The CMTA has evolved and grown exponentially over the past 20 years, and if you have not been around to witness the transformation, you need to listen to the voices of longtime CMTA volunteers and branch leaders Beverly and Frank Wurzel.
Beverly and Frank Wurzel have spent the past 20 years of their lives spreading CMT awareness and raising funds for CMTA STAR research. Their raw determination, motivation and never-say-never attitudes are not only commendable but also incredibly awe-inspiring.
As Beverly walks you through her time at CMTA, Frank keeps everyone on their toes and in stitches. Married for 65 years, these two longtime CMTA advocates truly care about the people they serve, so much so, they consider their fellow CMTA members as second family. Bev is a connector of people; Frank is a committed supporter. Together, they are leaving a legacy of love, philanthropy and caring.
For more information about CMT and to support the CMTA, please visit www.cmtausa.org
Chris: What's the background?
LizO: What are you doing back there? What do you mean you wanna give background? Are you controlling this podcast now?
LizzO: Oh, you wanna do a background image, so...
Chris: No, she's got something to say. Hold on. Go ahead.
Beverly: [0:00:20.9] ____ of what I have to say.
Frank: Go ahead. Say it.
Beverly: It's how I got involved? That kind of thing.
Chris: Oh, is everything okay?
Beverly: Everything is fine. I wrote down a couple notes.
Beverly: So I'm good.
LizzO: Beverly's taking charge of the podcast today.
Chris: She takes charge of everything. I know that.
Frank: You're right. Correct.
Chris: She said...
LizzO: Rein her in, Frank. If she gets to...
Chris: I know.
Frank: She's got the hammer. [laughter]
Chris: Actually I'm nervous to do this podcast now. Like she's...
Beverly: I don't blame you.
Chris: It's like Judge Judy over there with that hammer and mallet.
Beverly: I went to school with her.
Frank: She went to school with Judge Judy.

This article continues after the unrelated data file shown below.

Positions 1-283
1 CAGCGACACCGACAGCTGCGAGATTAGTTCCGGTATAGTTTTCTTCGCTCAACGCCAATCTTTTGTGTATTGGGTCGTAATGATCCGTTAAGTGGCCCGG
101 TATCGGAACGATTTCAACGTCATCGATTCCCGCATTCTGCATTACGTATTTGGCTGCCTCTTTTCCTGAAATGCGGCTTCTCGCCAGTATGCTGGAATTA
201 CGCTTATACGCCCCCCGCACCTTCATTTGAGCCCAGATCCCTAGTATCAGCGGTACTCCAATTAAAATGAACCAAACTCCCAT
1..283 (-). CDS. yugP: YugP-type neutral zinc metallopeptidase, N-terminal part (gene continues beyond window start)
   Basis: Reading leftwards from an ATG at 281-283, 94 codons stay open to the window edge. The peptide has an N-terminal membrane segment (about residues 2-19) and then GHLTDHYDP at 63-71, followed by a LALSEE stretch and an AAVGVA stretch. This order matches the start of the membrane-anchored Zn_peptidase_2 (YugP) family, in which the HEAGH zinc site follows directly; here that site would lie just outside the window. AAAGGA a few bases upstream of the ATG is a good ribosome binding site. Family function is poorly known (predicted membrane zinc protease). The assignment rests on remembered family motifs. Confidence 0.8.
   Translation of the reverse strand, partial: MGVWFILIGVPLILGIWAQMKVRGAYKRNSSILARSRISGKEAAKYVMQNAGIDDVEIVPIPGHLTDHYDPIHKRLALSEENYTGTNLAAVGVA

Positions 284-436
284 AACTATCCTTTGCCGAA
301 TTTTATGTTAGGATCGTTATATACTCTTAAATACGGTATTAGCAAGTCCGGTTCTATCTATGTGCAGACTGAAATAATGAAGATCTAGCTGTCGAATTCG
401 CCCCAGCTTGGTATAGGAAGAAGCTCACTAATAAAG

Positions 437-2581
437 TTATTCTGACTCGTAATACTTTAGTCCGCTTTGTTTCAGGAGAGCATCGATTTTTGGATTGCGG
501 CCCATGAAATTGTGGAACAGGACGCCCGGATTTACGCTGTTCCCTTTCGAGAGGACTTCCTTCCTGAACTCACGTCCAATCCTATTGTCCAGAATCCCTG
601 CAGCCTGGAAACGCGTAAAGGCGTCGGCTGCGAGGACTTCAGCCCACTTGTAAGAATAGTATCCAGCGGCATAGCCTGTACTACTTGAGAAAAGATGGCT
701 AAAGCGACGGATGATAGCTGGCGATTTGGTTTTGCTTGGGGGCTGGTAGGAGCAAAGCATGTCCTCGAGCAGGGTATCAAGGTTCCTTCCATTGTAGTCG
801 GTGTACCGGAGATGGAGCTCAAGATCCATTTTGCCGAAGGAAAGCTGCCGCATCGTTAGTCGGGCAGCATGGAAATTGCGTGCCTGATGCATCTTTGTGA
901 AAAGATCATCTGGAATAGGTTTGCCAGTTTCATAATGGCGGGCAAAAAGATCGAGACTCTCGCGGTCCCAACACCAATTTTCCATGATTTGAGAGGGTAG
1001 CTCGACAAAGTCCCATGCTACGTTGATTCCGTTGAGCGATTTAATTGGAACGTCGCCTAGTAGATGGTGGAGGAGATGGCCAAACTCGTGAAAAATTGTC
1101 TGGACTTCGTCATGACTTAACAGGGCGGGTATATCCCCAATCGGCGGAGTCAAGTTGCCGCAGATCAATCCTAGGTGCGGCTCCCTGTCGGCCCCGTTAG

Beverly: I graduated with her.
Chris: Did you go to school with Judge Judy?
Beverly: Yes, I did. And she graduated the same year as I did.
Chris: There's a slight resemblance there when you pick that hammer up. [laughter]
Beverly: I know. Other people have told that. [laughter]
LizzO: I feel nervous now. [laughter]
Chris: Maybe that's it. We're gonna introduce the Judge and Frank. [laughter] Okay. So Frank it sounds like we can hear you guys well. Right. So that's good.
LizzO: Yesterday there was like a sound, but I don't hear it today, so that's good.
Chris: That's good.
Frank: I paid my electric bill.
Beverly: Wait, wait, wait.
Chris: And so keep in mind during this, at any time right it all gets edited. So if we have to say, "Oh, could you repeat that? Or Geez, I didn't hear what you said." Or some strange sound shows up. We'll just say that and then it'll get... It will be edited out anyways and we'll start over.
LizzO: Hold on, hold on. But if we put it on the raw and unedited version on YouTube, it will not be edited. So...
Chris: Right. But we're not putting that, right? I think we don't do that anymore so.
LizzO: Yeah. No, I've continued to do that.
Frank: On our release? [laughter]
Chris: There I'm hearing that beep again. You hear it, Elizabeth?
Beverly: I can and there's nothing I can do about that.
Chris: That's okay.
LizzO: What is it?
Beverly: It's okay, because...
LizzO: No, what is it?
Frank: We don't know.
Beverly: We have... Yeah.
Frank: It's a mouse that's running our computer.
Beverly: We have a laptop which has the screen.
Beverly: We have an old, old desktop that doesn't have a camera. So we hook up a wire into the laptop. 'Cause I can't hear, I don't hear well.
Chris: Oh. Got it.
Beverly: I have CMT ears.
Chris: Well, we need you to hear for this podcast. So.